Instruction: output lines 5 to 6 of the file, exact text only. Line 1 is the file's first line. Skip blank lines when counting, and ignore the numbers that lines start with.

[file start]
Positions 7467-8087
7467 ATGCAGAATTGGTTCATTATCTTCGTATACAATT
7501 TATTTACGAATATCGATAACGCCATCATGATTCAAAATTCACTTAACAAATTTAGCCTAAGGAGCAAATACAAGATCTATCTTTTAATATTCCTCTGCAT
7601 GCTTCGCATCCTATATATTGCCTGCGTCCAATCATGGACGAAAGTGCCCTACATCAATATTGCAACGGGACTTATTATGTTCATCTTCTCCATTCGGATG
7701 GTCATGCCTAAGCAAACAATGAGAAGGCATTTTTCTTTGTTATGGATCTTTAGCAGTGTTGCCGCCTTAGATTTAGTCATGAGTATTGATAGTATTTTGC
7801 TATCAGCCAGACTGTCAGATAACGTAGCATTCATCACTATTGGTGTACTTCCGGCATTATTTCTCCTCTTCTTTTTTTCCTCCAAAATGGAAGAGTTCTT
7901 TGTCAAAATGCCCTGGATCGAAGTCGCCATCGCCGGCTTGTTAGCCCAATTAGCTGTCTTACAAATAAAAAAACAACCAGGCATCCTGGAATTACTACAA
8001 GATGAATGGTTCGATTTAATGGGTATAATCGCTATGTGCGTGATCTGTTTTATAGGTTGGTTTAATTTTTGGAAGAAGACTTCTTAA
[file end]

7701 GTCATGCCTAAGCAAACAATGAGAAGGCATTTTTCTTTGTTATGGATCTTTAGCAGTGTTGCCGCCTTAGATTTAGTCATGAGTATTGATAGTATTTTGC
7801 TATCAGCCAGACTGTCAGATAACGTAGCATTCATCACTATTGGTGTACTTCCGGCATTATTTCTCCTCTTCTTTTTTTCCTCCAAAATGGAAGAGTTCTT